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News > Security forces military dog section honors one of its own
Security forces military dog section honors one of its own

Posted 9/13/2005   Updated 10/19/2005 Email story   Print story


by Senior Airman Jet Fabara
95th Air Base Wing Public Affairs

9/13/2005 - EDWARDS AIR FORCE BASE, Calif. (AFMCNS) -- Since the initiation of the first U.S. sentry dog training branch at Lackland Air Force Base, Texas, in 1958, military working dogs in the United States and abroad have been honored for playing an active role in the Air Force mission.

That honor was once again passed down Sept. 1 during a Military Working Dog funeral at the Edwards MWD facility for Berry, a 95th Security Forces Squadron military working dog, who died Aug. 15.

"When looking at what we do as a military working dog section, people don't often realize how essential these dogs are to Air Force safety, so when we lose a partner and dog like Berry it is felt throughout the MWD section," said Tech. Sgt. Gregory Jones, 95th Security Forces Squadron Military Working Dog section kennel master.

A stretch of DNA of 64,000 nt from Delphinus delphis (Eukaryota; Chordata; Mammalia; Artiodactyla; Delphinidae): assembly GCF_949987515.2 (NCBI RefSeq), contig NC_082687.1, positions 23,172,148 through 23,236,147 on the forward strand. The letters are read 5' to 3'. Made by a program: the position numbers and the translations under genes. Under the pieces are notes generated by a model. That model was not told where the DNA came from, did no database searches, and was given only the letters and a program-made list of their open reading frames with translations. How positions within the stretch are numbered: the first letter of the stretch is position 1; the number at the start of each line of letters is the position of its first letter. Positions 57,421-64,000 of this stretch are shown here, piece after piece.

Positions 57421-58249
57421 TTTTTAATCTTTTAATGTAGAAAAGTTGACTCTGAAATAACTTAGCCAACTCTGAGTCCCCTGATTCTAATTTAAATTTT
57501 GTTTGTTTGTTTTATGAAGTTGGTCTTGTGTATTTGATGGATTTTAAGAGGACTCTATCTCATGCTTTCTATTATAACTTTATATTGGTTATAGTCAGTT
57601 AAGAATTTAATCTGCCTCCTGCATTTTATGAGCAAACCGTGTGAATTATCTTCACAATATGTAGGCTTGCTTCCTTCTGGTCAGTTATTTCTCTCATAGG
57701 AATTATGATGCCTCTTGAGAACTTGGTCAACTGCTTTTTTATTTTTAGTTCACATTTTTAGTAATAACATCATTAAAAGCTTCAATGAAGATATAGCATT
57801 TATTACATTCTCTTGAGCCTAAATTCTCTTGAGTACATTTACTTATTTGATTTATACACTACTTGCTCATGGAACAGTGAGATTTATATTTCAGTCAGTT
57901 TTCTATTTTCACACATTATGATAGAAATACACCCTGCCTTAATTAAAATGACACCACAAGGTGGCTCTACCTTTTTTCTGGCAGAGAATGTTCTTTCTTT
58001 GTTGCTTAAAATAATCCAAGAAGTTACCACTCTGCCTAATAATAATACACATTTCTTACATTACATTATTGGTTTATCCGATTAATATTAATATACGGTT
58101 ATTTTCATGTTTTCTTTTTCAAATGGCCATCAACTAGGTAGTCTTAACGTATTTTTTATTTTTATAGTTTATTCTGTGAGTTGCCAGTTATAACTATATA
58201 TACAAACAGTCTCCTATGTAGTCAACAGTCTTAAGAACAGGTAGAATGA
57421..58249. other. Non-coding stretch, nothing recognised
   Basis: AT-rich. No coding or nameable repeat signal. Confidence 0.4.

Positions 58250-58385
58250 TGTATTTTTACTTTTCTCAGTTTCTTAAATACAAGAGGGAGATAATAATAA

Just like any Airman, military working dogs arrive to their first duty station already trained, but are in continuous training throughout the remainder of their military career.

And, like any other Airman, working dogs spend their careers as a vital part of the Air Force mission, both at home station and while deployed.

After being certified in April 1995 as a patrol and narcotic detector dog from Lackland, Berry arrived at Edwards for duty May 16, 1995. While at Edwards, Berry had 25 drug finds that helped confiscate various amounts of marijuana, cocaine and methamphetamines from the streets, Sergeant Jones said. Over a 10-year span, Berry was able to accumulate almost 1,100 hours of search time and 47 drug finds.

"During deployments, military working dogs are usually positioned in Entry Control Points in camps and bases in the Middle East," Sergeant Jones said. "Some are also attached to Marine units in order to search for explosives."

While on a temporary deployment to U.S. Customs Service in El Paso, Texas, Berry had 22 drug finds that netted more than 2,000 pounds of marijuana and cocaine.

"After looking at Berry's career, it just goes to show that military working dogs continue to contribute to the Air Force and the safety of their handlers," Sergeant Jones said.

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